• Born in Weimar, Carl Philipp Emanuel (1714-88) was the fifth child and second surviving son of JS Bach and his first wife Maria Barbara. By his own account he had no other teacher for composition and keyboard except his father. Nevertheless, the majority of Emanuel’s earliest works owe more to the influence of Telemann and other exponents of the new galant style, while already suggesting his own progressive instinct. At the age of twenty-four, after seven years studying law, Emanuel decided to devote himself to music. In 1738 he accepted the position of keyboard player at the court of the Prussian crown prince – the future Frederick the Great. After nearly thirty years of royal service he left Berlin and moved to Hamburg, where he occupied the positions of Music Director and Cantor until his death. Described by the Guardian as a performer of “fearless intensity”, former ECHO Rising Star Tamsin Waley-Cohen has established herself as one of the most insightful and versatile young British violinists. Described by The Daily Telegraph as ‘in a class of his own’ James Baillieu has been the prize-winner of the Wigmore Hall Song Competition, Das Lied International Song Competition, Kathleen Ferrier and Richard Tauber Competitions. He plays these C.P.E. Bach compositions on a modern piano.
  • Following on from the critically acclaimed albums, Different Trains and Ghost Stories, Signum is pleased to announce the release of The Smith Quartet’s latest album, the complete string quartets by the world-acclaimed composer, Philip Glass. Over a time span of 25 years, Glass completed 8 quartets (the 3 earliest were withdrawn) drawing on the influences of Bach to Shostakovich, as well as exterior musical sources: dance, theatre and film. Clear - cut , polished performances by The Smith Quartet give the listener an excellent taster of a quartet at the forefront of contemporary music. Glass weaves filigree tapestries given polished, finely detailed airings by the virtuoso BritsThe Observer How long before the Kronos is labelled the 'American Smith Quartet'? ... they are ahead of the curve at generating new repertoire and taking the experimental back-catalogue seriouslyClassic FM Magazine If success was measured according to output and sales units alone, Glass would be head and shoulders above his contemporaries ... played with characteristic precision and projection by the ensembleGramophone
  • Tamsin Waley-Cohen and Huw Watkins return with the start of a Beethoven Violin Sonata Cycle - here recording the 1st, 5th and 8th sonatas. Gramophone Magazine said “The heart gives a little leap at the prospect of...a duo as engaging and intelligent as Tamsin Waley-Cohen and Huw Watkins.” This cycle is sure to be one of the highlights of Signum’s year, as well as of Beethoven 250. Beethoven’s twelve violin sonatas add up to a comprehensive exploration of the possibilities and potential of writing for the two instruments on equal terms – possibilities that he was ideally placed to understand. The three sonatas on this recording are waypoints on a journey, crafted by a composer who was both violinist and pianist, and who never ceased exploring the practical possibilities of the instruments for which he wrote.   All downloads include booklets.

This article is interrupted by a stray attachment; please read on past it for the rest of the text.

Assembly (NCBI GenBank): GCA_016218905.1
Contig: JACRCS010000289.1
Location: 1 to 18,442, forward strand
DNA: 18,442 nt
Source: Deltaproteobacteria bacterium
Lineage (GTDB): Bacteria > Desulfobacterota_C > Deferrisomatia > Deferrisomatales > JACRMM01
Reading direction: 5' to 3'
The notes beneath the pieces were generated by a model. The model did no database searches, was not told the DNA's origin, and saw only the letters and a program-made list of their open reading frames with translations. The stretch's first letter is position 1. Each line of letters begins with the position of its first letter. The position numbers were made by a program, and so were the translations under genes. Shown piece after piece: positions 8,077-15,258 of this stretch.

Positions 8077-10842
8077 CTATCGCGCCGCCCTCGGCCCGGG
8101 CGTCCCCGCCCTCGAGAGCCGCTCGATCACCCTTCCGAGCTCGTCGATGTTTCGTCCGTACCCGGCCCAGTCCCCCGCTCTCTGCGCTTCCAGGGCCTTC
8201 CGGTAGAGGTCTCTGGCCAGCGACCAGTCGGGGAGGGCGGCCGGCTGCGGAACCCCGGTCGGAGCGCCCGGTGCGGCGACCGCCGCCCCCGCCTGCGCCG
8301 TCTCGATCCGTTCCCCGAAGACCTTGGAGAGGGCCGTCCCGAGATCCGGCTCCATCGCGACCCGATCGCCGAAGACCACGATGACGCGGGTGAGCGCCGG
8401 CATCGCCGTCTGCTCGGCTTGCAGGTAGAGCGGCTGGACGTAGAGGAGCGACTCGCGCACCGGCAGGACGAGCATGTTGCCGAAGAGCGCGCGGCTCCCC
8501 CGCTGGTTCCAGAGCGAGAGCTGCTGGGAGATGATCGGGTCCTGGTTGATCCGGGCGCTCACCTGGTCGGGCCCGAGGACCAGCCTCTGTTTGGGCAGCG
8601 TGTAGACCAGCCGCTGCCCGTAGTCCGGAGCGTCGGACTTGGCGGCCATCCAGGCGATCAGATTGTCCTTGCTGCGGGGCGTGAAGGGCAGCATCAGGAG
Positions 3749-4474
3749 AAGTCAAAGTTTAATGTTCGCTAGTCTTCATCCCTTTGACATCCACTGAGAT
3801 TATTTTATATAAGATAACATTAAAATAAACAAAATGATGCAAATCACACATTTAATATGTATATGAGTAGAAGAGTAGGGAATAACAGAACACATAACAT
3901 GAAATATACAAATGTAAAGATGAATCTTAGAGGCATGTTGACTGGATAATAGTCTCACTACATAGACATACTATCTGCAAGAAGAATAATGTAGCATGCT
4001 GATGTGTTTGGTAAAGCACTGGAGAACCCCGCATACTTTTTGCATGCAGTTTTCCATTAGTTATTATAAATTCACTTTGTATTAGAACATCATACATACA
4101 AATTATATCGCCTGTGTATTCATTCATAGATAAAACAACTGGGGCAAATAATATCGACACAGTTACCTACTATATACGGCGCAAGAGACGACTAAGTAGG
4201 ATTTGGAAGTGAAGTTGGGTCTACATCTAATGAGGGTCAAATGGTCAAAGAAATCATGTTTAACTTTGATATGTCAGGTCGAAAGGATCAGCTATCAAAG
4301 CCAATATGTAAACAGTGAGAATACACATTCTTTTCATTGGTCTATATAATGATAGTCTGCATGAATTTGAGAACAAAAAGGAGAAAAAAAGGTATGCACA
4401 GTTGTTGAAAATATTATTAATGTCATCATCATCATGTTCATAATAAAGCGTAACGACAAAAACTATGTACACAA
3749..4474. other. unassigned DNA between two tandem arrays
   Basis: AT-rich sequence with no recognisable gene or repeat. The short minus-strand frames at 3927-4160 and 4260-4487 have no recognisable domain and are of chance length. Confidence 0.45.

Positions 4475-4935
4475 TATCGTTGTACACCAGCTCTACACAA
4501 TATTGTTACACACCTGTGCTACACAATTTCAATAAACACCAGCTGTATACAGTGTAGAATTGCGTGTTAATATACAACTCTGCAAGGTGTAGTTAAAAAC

• Love Lives Beyond the Tomb

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    Ian Venables studied composition with Richard Arnell at Trinity College of Music, London and later with John Joubert, Andrew Downes and John Mayer at the Royal Birmingham Conservatoire. His works encompass many genres and he has added significantly to the canon of English art song. Described as ‘Britain’s greatest living composer of art song’ (Musical Opinion) and ‘a song composer as fine as Finzi and Gurney’ (BBC Music Magazine), Ian Venables has written over 80 works in this genre, including nine song-cycles. As the title suggests, the works on this disc are predominantly reflective in mood although this does not preclude the use of faster-moving music whenever the poetry requires it. Its subject matter celebrates the timelessness of love through the poetry of James Joyce, John Drinkwater, Edward Thomas, John Clare, Robert Nichols and the modern poet Jennifer Andrews; the celebration and commemoration of Queen Elizabeth, The Queen Mother, in Sir Andrew Motion’s remarkable narrative poem Remember This and the collective remembrance of those who died in the First World War: the poetry of Wilfred Owen, Isaac Rosenberg, Siegfried Sassoon, Geoffrey Studdert Kennedy and the less well-known Francis St. Vincent Morris providing the impetus for one of Ian Venables’ most dramatic and profoundly moving cycles.   All downloads include booklets.
  • Eric Whitacre, normally known for his choral compositions and arrangements, personally requested Joby Burgess arrange some of his well-known works for Marimba quartet. This unique recording shows the warm, earthly tones of the marimba, beautifully playing the lush harmonies of Whitacre's choral works.   All download include booklets.
  • The Divine Muse